In the morning I wash my face with Goldfaden MD Detox Cleanser because it’s nice and gentle, and it feels like it cleans my face. And then I put on a toner, January Labs. I went into Credo Beauty one day and asked for a toner that doesn’t exfoliate, and they showed me that. Beauty is funny because I never really know how much of it is placebo and how much of it is actually doing something. I don’t have a real trial and error process for most products. The toner feels really good, it’s a cool mist and smells like roses and it makes me feel happy and refreshed. Really, my morning and nighttime routines are the only times I’m actively taking care of myself. Then I use Joanna Vargas’ vitamin C serum, Rescue Serum. I think it brightens my face and adds an extra layer of moisture. And then I use Goop Genes All-in-One moisturizer cream. I love that stuff. It took me a long time to find a moisturizer—I have combination skin—so I was very happy to find this cream because it feels very rich but it does not clog my pores. I use that morning and night. And then twice a week I’ll use African Botanics’ enzyme exfoliator cleanser. It smells so good.

If I’m going to an event, I’ll wear foundation and a concealer. But day-to-day is just a little concealer around my eyes, my nose, and my chin. I mix Ilia concealer, shades Mallow and Yucca. And then I put on a Kosas bronzer—it’s a great light, soft bronze. And Glossier Cloud Paint, in Puff or Haze, which I’ve been using a lot. It really stays on. I usually use a Chanel eyeshadow. Or PYT’s big eyeshadow palette in Cool Crew Nude—there are so many colors and I use maybe two of them. If I’m going out and I want something a little extra special, PYT also has a great liquid liner. For my brows I use a brow pencil from Charlotte Tilbury—your face is incomplete without the brow. And I’ll do a lip. I don’t like pinky colors, it has to have a berry or brown tint to it.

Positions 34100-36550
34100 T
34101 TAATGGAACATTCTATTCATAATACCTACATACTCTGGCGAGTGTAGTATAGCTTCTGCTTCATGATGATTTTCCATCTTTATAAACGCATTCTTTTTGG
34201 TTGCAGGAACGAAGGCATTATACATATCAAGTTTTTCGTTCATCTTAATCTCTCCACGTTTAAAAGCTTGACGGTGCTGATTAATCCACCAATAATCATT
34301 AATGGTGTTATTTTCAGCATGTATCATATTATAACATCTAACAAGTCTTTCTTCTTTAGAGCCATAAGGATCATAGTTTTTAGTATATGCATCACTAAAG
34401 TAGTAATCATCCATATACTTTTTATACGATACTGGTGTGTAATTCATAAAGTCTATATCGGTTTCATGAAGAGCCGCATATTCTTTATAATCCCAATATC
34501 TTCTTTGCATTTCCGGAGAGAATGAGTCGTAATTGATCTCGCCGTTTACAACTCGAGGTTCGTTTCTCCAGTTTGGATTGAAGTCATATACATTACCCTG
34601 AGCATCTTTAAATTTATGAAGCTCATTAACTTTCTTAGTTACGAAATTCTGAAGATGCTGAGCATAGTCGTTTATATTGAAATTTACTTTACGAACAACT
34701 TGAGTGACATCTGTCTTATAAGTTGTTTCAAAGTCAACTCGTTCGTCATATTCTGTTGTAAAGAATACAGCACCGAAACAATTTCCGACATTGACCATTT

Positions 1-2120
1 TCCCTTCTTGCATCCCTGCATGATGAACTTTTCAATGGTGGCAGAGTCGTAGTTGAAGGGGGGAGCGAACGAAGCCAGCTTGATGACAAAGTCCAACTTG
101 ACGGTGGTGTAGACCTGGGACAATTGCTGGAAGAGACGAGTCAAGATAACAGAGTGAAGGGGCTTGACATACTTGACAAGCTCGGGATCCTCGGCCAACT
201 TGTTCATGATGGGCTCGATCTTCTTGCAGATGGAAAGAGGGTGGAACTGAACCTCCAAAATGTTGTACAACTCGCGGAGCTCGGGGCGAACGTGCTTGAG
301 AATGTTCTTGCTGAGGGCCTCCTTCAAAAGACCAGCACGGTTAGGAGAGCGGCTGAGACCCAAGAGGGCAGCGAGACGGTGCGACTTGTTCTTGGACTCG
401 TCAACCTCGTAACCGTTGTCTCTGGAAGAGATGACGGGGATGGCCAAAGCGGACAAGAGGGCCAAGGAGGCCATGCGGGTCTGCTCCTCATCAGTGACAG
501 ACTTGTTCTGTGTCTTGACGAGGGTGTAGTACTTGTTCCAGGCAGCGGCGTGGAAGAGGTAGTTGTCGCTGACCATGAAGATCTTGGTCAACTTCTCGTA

I don’t really do anything to my bangs, just brush them down. Ever since I dyed my hair, it doesn’t really dry nicely naturally, so I blowdry it. I find it so annoying. My hair can get quite curly, especially in the summer when it’s humid. I use Oribe’s Signature Shampoo. I used to use Milbon, which I really liked, but it became hard to get a hold of because of supply chain issues. I always put on either Kerastase or Oribe hair oil after my shower, otherwise it gets dry and frizzy. And then I blowdry it. I don’t get my hair done–unless it’s a shoot or event. Jenny Kim is great, and so is Ben Skervin. But I never go get blowouts or anything like that because I like the way I do it—’just done enough, but not too done.’

I’ve been taking baths lately and it really does help to calm my nerves. I have eczema, so I’ll use Eucerin body cream when I’m breaking out. I love smells, I love smelling good, so usually I use Aesop Geranium Leaf Body Balm mixed with Osea’s Anti Aging Body Balm and it smells amazing. My sister-in-law is an acupuncturist and has her own line of products that are all natural, so I use her eucalyptus lavender essential oil and also Dr. Bronner’s.

I feel like beauty is such an empowering way to turn a day around. On days when I feel pretty low or when it’s hard to get out of bed or stress is high, getting ready to go somewhere can completely turn the day around. It’s so much more than just what I look like. It’s a remedy for my soul to start over and reinvent my mood and emotional state. To do something that makes me feel beautiful or powerful or more like myself. I feel beauty does that for me.”

—as told to ITG

Louisa Jacobson photographed by Alexandra Genova in Brooklyn. Makeup by Andrea Tiller, hair by Ben Skervin.